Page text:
A new CMS proposal details two G-codes for primary care physicians for wellness and preventative care services and an expansion of telehealth services.
New Medicare codes to pay for non face-to-face visits for patients could go into effect in 2015. A proposal released by the Centers for Medicare & Medicaid Services (CMS) this week details two G-codes for primary care physicians for wellness and preventative care services and an expansion of telehealth services.
One code would allow primary care physicians to bill Medicare for regular physician development and revision of plan care, communication with other health professionals and medical management over 90-day periods for patients with two or more chronic conditions. Patients would have to qualify through either an annual wellness visit or a preventative physical exam.
Another code would expand billable telehealth services to include designated rural areas near urban areas with a shortage of physicians.
The new proposed codes are proof that Medicare is placing more value on wellness and preventative services provided by primary care physicians, says Rene Quashie, senior counsel in the health and life sciences practice at Epstein Becker & Green, P.C.
"Many policymakers have concluded that (primary care physicians) will play a critical role of changing how healthcare will be delivered in the future in this country-especially as we transition from a fee-for-service environment to one rewarding quality and patient outcomes. This is especially true in the management and treatment of chronic conditions," Quashie says, adding that expanding telehealth eligibility also shows Medicare's progression. "This is a response to increasing pressure by providers, patient groups, and other stakeholders to improve access to care in certain rural areas. And teleheath is a great way to bridge access."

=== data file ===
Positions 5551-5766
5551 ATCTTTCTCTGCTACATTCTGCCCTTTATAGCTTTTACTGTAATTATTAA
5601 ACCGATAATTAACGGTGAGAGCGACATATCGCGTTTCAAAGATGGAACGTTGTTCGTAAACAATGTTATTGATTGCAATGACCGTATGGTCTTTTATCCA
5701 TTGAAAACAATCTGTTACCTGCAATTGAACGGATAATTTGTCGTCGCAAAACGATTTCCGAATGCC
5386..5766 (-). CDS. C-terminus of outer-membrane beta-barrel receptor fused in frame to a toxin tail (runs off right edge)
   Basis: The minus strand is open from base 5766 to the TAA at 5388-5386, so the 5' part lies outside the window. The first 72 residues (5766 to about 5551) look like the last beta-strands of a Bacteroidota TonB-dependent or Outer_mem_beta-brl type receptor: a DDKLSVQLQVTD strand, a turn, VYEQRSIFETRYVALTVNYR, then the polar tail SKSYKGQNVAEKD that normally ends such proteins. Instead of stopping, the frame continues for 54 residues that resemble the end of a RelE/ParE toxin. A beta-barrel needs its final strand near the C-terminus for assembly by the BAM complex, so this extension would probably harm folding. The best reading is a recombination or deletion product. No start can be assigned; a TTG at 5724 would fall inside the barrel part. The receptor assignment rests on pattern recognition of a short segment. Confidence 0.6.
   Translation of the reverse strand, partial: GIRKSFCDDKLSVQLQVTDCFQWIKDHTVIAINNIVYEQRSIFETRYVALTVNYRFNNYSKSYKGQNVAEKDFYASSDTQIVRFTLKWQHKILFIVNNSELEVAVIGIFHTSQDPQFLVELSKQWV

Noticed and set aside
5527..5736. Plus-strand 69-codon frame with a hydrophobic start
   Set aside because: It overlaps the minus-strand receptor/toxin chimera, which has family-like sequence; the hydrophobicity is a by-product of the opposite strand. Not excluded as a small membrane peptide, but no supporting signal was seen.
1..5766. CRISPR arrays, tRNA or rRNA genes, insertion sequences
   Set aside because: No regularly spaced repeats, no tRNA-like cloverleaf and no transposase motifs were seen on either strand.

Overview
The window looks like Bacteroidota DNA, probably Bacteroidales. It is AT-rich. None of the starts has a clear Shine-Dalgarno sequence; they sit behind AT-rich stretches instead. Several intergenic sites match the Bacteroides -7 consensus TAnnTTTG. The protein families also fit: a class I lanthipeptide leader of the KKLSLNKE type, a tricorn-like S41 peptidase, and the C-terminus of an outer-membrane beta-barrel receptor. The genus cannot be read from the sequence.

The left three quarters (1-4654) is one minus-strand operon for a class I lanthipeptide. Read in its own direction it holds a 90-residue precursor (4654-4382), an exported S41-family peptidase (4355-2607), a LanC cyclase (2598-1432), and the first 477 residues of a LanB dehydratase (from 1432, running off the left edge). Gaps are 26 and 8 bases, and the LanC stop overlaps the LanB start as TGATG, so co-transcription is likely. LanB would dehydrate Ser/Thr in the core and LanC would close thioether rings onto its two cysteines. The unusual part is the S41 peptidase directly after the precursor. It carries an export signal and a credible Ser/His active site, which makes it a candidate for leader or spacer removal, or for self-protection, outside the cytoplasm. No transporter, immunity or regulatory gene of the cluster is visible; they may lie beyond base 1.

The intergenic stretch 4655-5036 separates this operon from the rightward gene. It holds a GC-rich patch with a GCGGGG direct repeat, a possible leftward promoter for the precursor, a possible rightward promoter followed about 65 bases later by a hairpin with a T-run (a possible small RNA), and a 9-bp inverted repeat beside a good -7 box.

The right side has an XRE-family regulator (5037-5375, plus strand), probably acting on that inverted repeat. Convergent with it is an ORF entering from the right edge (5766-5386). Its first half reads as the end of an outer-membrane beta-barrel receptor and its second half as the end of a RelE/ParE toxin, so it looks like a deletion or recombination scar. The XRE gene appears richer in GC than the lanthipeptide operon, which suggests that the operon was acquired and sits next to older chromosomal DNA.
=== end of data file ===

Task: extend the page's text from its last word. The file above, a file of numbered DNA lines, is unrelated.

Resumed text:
Jeff Cain, MD, president of the American Academy of Family Physicians (AAFP), says the codes would help create a more equitable payment system for primary care physicians. “Such changes demonstrate CMS’ intent to support primary care through policies that promote comprehensive and continuous care,” Cain stated, while also denouncing the Medicare sustainable rate growth (SGR) formula that will reduce the physician payment rate starting January 2014. “In light of the SGR’s mandate that CMS slash Medicare physician payment by 24.4%, these incremental increases do nothing to sustain primary medical care, much less build the primary care physician workforce.”
Cain added that the AAFP is preparing comments on the 2014 Medicare Physician Fee Schedule to submit to CMS by the September 6 deadline. The final schedule is slated to be released by November.
The fee schedule proposal also states changes to be made to the Physician Quality Reporting System, the Medicare Electronic Health Record Incentive program and the Physician Compare tool on the Medicare.gov website. CMS is also continuing efforts to phase in the Value Modifier mandated by the Affordable Care Act.